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A debatable judgment

Published Mar 11, 2015 07:14am


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Qadri’s killing of then governor of Punjab Salmaan Taseer is the very definition of terrorism.—AFP/File
Qadri’s killing of then governor of Punjab Salmaan Taseer is the very definition of terrorism.—AFP/File

SALMAAN TASEER was murdered by an unrepentant Mumtaz Qadri in a deliberate, premeditated and ruthless manner for the vilest and most distorted of reasons. That makes Qadri a murderer who must be punished.

The Islamabad High Court hearing Qadri’s appeal did both the legally and morally correct thing in upholding Qadri’s conviction on Monday. Where the court appears to have unnecessarily created confusion and caused uncertainty about his ultimate fate is in its decision to set aside his parallel conviction under the Anti-Terrorism Act, 1997.

Know more: ‘The court delivered half justice to my client’

In a single paragraph dealing with the anti-terrorism conviction — one paragraph among 47 that constitute the overall judgment — the court found that none of the prosecution witnesses (barring one), and neither the investigating officer nor the prosecution evidence, suggested that Qadri’s act amounted to an attempt to create panic, intimidate and terrorise the public, or to create a sense of fear and insecurity among the public. With due respect to the court, that is a very surprising and quite unsustainable finding.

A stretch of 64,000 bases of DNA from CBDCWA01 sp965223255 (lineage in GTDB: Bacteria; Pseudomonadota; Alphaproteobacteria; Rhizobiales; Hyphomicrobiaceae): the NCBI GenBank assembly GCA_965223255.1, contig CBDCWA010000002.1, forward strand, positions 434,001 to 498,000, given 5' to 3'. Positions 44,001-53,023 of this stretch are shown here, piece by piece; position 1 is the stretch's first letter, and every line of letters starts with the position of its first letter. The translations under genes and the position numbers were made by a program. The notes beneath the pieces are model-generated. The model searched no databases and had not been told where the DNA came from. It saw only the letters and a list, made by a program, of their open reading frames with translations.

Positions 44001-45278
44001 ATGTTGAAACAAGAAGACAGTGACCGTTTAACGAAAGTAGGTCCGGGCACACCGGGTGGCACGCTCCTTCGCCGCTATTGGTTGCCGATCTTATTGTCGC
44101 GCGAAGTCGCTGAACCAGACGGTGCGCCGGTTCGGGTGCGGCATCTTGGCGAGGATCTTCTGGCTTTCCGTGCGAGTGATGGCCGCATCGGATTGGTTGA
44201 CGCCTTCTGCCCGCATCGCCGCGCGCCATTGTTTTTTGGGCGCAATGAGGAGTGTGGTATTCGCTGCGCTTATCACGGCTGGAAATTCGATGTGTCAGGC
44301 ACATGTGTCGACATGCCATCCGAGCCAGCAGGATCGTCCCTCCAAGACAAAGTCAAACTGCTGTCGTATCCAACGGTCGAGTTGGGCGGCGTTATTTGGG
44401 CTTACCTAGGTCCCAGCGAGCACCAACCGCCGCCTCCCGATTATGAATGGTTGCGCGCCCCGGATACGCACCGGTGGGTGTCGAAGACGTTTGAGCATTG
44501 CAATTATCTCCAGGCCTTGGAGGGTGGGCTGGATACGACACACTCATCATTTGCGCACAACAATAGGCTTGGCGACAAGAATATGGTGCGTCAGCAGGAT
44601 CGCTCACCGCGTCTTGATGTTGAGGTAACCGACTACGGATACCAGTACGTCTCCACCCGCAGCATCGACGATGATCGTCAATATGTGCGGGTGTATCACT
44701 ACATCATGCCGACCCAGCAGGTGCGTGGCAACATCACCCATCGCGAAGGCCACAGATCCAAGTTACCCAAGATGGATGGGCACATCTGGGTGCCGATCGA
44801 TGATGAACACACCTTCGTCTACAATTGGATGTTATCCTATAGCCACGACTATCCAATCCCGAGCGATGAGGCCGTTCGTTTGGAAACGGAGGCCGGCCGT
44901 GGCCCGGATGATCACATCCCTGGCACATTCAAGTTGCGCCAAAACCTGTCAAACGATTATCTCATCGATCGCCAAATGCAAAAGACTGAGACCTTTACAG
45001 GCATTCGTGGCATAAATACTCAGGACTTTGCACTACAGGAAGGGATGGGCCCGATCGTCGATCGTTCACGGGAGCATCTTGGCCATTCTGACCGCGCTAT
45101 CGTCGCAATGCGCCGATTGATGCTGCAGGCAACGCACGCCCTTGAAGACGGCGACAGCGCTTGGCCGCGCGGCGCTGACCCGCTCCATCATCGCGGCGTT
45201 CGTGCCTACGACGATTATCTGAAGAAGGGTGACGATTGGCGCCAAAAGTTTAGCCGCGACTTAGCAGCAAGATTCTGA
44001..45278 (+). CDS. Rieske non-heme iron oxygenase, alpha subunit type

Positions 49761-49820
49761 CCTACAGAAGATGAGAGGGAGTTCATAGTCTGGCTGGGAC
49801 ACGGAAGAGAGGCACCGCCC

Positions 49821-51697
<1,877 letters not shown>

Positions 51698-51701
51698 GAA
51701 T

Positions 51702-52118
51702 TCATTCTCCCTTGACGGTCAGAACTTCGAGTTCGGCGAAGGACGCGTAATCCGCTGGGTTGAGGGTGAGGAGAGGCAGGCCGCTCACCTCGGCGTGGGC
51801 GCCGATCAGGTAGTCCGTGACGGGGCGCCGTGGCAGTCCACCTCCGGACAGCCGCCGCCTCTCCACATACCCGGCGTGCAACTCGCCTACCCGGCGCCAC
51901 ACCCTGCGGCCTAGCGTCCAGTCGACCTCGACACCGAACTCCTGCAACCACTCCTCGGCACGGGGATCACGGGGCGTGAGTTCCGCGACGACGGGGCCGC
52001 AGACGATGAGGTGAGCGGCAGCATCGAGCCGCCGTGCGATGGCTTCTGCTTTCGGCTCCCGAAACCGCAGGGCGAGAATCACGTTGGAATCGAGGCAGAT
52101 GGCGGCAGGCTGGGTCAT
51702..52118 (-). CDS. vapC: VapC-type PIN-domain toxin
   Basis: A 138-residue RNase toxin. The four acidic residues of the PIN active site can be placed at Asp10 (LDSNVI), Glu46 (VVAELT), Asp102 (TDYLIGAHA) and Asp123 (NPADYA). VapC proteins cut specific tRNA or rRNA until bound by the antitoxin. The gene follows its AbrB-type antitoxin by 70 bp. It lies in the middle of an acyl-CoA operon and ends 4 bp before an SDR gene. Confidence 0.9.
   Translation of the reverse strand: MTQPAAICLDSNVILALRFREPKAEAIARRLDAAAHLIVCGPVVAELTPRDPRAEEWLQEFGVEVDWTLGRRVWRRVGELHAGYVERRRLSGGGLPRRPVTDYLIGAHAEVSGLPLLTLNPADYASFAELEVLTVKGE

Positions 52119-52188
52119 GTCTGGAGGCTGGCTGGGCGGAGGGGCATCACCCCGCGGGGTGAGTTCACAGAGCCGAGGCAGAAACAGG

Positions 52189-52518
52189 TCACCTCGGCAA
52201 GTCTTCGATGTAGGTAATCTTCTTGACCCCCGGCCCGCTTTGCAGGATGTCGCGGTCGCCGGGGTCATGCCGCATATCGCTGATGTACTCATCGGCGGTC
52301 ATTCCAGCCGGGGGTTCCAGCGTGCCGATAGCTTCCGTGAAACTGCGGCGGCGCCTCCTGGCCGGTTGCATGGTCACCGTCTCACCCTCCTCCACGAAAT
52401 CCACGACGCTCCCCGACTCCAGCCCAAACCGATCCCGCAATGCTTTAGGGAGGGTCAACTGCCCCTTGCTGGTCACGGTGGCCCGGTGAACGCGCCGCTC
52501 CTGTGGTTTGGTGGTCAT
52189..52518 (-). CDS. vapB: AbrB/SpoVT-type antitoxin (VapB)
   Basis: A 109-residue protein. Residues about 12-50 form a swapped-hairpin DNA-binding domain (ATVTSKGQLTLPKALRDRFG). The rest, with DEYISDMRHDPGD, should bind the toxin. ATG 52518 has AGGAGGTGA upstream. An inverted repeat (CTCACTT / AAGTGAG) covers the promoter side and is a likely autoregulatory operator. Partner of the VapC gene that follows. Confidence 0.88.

Qadri’s killing of then governor of Punjab Salmaan Taseer is the very definition of terrorism. It was an undisguised political act meant to send an unambiguous message of fear and intimidation to the public.

As the judgment itself notes, Qadri claimed that the murder of Taseer “is a lesson for all the apostates as finally they have to meet the same fate”.

In assassinating the Punjab governor, Mumtaz Qadri was not simply killing an individual, he was sending a message to state and society that only the particular version of religion and Pakistan that he and his supporters are in favour of ought to be the one implemented here — and anyone who deviates from that distorted, horrifying vision is deserving of death.

If that is not religiously inspired terrorism, then what is? Surely, the scores of individuals who have been celebrating Qadri’s act and are now welcoming the decision to strike down the terrorism conviction because it will allow them to openly and publicly venerate him and the hateful ideas he stands for only emphasise that the act of murder was not just against an individual, but was meant to distort society itself.

There is a further problem here. If Qadri’s murderous act in the name of religion is not terrorism, then what about killings on sectarian grounds and violence targeting non-Muslims?

The court appears to have unnecessarily embarked on a slippery slope with all manner of unpredictable consequences. Has, for example, the court unwittingly provided a ‘Qadri defence’ to religiously inspired terrorists who have so blighted this country in recent decades?

Finally, in unnecessarily tampering with the original judgment in such a high-profile case, has the court not reinforced the perception that the criminal justice system favours the accused over the victims? The original conviction should have been allowed to stand in its entirety.

Published in Dawn, March 11th, 2015

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Comments (34) Closed

Third Umpire Mar 11, 2015 09:53am

Absolutely a brilliant piece objectively written and encompassing all the angles possible. Hats off to you Dawn! Tolerance is a virtue long forgotten in our society. I wonder how can we expect the democratic project to sustain in our country in the absence of the most significant of its essentials: TOLERANCE!

Citizen. Mar 11, 2015 10:14am